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Beyond organic

Organic growers are permitted to fertilize their fields using animal byproducts from conventional farming, such as factory farm chicken manure, which can bring contaminants like heavy metals, pesticides, and antibiotics into the organic food supply. Veganic growing reduces the risks of contamination by using entirely plant-based techniques, with a focus on building fertility right on site.

There are growing concerns about chemicals used in food production and contaminants found in the food supply. Organic food is a step in the right direction, because the farmer is not intentionally adding substances like pesticides, herbicides, and GMOs to the farmland. Unfortunately, these substances can still make their way to organic fields.

Surprisingly, organic farmers in North America are permitted to use animal-based fertilizers like manure, blood meal, and bone meal, even if these are sourced from conventional farms. Many organic farms, especially large-scale operations, amend their fields with animal by-products from conventional factory farms and slaughterhouses, and these fertilizers may be contaminated with substances that are contrary to the aims of organic agriculture.

For example, when farm animals are fed pesticide-tainted food, certain pesticides bioaccumulate in the bodies of the animals, resulting in animal-based fertilizers that still contain pesticides. Bone meal has been implicated in the spread of mad cow disease, causing some people to become wary of bone meal used in vegetable agriculture. Antibiotics that are given to farm animals can be found in the animals’ manure. The University of Minnesota conducted studies in 2005 and 2006 that show that some of these antibiotics are actually absorbed by vegetables, causing concern about antibiotic resistance. And heavy metals are also an issue: arsenic has made its way into the organic rice supply because arsenic was added to conventional chicken feed, then the conventional chicken manure was used in organic rice production.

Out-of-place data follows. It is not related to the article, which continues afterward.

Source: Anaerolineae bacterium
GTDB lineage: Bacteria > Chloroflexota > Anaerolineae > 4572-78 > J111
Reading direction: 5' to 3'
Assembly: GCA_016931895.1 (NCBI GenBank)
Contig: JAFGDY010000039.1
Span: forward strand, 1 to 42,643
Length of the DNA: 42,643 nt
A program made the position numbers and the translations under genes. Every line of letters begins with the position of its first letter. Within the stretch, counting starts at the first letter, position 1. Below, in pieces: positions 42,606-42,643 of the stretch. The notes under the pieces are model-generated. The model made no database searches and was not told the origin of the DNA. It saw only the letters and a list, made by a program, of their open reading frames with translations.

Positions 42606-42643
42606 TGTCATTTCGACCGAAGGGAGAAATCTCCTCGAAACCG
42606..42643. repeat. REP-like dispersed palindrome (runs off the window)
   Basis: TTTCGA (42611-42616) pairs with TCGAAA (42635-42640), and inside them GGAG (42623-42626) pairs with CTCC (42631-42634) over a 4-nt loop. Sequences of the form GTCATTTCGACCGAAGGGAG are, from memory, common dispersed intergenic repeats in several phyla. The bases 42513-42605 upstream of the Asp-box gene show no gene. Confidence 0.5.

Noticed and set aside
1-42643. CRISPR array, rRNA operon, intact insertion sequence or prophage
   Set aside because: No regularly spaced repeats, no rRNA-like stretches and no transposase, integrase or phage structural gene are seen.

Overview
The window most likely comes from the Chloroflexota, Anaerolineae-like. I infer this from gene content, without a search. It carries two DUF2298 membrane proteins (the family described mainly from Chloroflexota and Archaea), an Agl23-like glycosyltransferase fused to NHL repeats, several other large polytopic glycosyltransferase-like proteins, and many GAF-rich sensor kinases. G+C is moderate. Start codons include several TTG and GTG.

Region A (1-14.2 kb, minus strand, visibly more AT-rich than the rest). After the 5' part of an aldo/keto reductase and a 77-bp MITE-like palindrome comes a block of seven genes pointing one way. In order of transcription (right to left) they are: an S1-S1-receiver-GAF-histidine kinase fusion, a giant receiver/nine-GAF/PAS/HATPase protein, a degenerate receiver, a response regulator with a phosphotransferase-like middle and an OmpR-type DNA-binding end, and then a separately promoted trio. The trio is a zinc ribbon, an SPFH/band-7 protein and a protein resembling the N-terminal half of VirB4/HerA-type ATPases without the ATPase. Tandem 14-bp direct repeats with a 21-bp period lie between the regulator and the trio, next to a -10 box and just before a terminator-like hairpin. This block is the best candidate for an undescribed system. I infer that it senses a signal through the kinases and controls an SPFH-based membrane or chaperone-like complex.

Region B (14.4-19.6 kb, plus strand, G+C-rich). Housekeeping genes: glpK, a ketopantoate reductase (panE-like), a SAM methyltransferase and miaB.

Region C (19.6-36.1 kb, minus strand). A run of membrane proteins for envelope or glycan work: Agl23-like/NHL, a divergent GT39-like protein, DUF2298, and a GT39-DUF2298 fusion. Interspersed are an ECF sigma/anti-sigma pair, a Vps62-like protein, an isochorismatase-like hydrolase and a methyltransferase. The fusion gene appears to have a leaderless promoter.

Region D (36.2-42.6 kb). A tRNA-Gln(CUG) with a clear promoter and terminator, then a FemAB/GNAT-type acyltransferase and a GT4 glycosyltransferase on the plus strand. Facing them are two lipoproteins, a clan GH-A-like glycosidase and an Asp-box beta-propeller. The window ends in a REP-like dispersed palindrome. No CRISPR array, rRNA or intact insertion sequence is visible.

Veganic farmers and gardeners use plant-based techniques to maintain fertility, and are encouraged to produce as much fertility as possible on their own land rather than relying on off-farm inputs, which minimizes the chance of contamination. This keeps the food cycle truly in line with the intentions of organic growing!

For consumers who are concerned about contaminants, we recommend actively engaging with local farmers to find out more about how they fertilize their fields, and promoting veganic techniques to help create a clean food supply.

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